Presidential practice has uniformly recognized the existence of this exclusive power. Beginning in 1974, for instance, every U.S. president has rejected the constitutionality of the War Powers Act’s 90-day limitation on the deployment of troops without congressional authorization. Indeed, President Clinton openly flouted the law in 1999 when he kept U.S. troops deployed to Kosovo past the Act’s 90-day deadline.

The Clinton administration actually endorsed a more radical defense of the exclusive Commander-in-Chief power. Walter Dellinger, who served as President Clinton’s chief of the Office of Legal Counsel, opined Congress could not prohibit the deployment of U.S. soldiers under the command of foreign commanders because of the Commander-in-Chief clause. According to Dellinger, Congress could not even attach such restrictions to its defense spending appropriations. Dellinger further advised in a separate opinion that it was perfectly acceptable for a President to refuse to implement or execute a law that impermissibly restricts the President’s inherent constitutional powers.

Academic commentators have also agreed that there is an exclusive Commander-in-Chief power. Even though Congress also holds broad powers to declare war and make rules governing the regulation of military forces, commentators have universally agreed that some part of the President’s Commander-in-Chief power must remain free from congressional regulation. As Professor Louis Henkin, the nation’s leading foreign relations scholar, has written of the Commander-in-Chief power, “It would be unthinkable for Congress to attempt detailed, tactical decision, or supervision, and as to these the President's authority is effectively supreme.”

Accepting the existence of an exclusive Commander-in-Chief power does not require critics to accept the legality of every one of the Bush Administration’s policies. But it does require critics to consider seriously the dangers of excessive Congressional regulation of the President’s wartime powers as much as they highlight the dangers of presidential unilateralism. For instance, defenders of congressional restrictions on warrantless wiretapping should concede the necessity of an exclusively foreign surveillance power, and focus their arguments instead on justifying Congress’s authority to regulate domestic surveillance operations.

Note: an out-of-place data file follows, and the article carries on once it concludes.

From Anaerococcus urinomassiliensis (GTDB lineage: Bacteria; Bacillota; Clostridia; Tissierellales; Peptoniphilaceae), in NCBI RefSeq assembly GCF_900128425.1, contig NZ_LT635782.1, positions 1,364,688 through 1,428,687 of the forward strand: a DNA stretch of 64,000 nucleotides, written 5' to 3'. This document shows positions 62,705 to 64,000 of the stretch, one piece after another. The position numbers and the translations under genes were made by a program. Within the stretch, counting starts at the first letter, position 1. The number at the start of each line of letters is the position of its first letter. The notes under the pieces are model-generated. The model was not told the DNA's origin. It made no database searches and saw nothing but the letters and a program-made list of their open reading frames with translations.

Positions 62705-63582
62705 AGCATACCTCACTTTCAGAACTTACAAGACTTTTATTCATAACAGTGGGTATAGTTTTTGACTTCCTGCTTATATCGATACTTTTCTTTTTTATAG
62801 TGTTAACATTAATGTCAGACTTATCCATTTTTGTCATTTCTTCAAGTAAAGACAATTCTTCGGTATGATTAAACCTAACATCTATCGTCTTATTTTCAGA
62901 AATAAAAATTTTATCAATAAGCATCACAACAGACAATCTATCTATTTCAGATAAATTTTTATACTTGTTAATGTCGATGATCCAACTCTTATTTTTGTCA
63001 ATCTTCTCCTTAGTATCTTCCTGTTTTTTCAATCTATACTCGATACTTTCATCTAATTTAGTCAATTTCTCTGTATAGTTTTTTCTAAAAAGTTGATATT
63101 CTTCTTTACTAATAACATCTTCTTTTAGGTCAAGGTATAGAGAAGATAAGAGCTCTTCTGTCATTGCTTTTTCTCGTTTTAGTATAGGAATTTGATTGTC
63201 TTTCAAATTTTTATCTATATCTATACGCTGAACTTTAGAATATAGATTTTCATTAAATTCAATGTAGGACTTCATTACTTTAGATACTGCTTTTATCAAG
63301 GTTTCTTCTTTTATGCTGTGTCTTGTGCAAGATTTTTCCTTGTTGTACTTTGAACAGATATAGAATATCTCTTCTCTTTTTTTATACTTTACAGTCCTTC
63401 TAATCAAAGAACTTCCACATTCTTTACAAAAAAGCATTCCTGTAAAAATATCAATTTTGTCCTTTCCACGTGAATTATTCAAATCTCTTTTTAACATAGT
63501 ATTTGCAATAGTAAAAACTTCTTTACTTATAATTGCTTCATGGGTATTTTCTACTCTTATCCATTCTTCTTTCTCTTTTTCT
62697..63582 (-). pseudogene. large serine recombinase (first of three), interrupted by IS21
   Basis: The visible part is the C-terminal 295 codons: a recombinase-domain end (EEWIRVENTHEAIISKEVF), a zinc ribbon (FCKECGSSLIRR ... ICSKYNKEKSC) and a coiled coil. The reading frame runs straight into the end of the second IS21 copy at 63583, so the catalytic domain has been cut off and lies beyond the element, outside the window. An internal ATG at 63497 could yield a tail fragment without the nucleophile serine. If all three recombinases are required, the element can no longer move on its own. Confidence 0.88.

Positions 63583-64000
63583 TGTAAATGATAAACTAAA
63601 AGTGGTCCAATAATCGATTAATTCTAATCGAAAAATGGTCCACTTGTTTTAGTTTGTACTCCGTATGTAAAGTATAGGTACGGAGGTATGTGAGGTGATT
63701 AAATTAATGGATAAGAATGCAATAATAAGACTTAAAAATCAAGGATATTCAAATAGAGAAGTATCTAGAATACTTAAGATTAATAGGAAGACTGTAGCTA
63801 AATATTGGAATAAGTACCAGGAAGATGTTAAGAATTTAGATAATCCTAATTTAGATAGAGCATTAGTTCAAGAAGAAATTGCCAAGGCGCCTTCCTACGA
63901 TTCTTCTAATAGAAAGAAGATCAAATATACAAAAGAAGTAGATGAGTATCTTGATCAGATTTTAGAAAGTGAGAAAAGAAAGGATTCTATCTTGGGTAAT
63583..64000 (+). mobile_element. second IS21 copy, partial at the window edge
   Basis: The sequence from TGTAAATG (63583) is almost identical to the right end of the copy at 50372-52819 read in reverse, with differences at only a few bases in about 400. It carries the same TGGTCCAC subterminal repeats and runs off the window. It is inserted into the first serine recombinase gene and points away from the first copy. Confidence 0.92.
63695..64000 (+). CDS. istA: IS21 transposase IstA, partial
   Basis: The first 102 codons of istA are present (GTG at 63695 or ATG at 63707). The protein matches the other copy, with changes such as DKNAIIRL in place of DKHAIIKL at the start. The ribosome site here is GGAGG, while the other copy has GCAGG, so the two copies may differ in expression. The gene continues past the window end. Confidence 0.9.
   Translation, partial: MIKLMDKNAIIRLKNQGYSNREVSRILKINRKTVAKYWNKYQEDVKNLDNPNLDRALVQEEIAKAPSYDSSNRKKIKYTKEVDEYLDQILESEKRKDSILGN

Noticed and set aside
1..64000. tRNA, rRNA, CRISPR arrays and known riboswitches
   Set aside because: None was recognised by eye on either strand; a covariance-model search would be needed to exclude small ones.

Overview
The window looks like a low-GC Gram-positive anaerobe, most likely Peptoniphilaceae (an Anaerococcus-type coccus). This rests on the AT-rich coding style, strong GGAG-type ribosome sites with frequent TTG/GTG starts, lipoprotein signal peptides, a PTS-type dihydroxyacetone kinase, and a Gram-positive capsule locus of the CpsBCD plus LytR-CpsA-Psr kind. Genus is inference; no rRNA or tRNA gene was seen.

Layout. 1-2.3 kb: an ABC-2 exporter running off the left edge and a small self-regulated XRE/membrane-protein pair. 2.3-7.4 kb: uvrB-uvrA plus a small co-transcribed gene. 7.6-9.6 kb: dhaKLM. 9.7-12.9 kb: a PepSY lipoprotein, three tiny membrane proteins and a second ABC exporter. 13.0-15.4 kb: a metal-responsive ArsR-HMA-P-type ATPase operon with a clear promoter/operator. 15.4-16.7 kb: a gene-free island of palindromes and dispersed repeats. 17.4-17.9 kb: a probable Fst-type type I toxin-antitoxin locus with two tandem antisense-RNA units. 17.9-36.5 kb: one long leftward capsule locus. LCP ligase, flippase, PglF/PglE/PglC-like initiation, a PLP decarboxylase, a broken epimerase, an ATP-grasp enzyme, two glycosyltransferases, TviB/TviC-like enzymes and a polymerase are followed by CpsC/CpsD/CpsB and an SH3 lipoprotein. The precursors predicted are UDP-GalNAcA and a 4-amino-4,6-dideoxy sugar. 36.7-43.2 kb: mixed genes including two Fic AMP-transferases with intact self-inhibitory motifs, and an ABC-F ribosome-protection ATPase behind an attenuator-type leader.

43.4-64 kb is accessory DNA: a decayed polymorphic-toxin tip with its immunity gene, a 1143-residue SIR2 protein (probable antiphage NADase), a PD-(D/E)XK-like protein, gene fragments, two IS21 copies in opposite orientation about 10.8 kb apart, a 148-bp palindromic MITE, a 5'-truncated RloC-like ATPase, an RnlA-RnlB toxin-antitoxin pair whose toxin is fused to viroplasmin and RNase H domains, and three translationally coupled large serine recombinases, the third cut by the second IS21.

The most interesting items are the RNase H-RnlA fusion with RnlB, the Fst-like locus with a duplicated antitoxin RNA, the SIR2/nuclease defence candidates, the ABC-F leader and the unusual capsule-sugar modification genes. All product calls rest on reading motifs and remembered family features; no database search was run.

Whenever the Commander-in-Chief argument is invoked, critics accuse the administration of lawlessness and even monarchical aspirations. This may be satisfying as a matter of political rhetoric, but it is poor and unpersuasive as a mode of legal argument. Widely accepted understandings of the constitutional text reflected in judicial precedent and executive practice confirm the existence of an exclusive Commander in Chief power. The question, therefore, is not whether the exclusive power exists, but how far this critically important and necessary power should extend.

Julian G. Ku is an Associate Professor of Law at Hofstra University Law School. Professor Ku's contribution to The Yale Law Journal symposium on executive power is entitled Gubernatorial Foreign Policy.

Preferred Citation: Julian G. Ku, Is There an Exclusive Commander-in-Chief Power?, Yale L.J. (The Pocket Part), March 2006,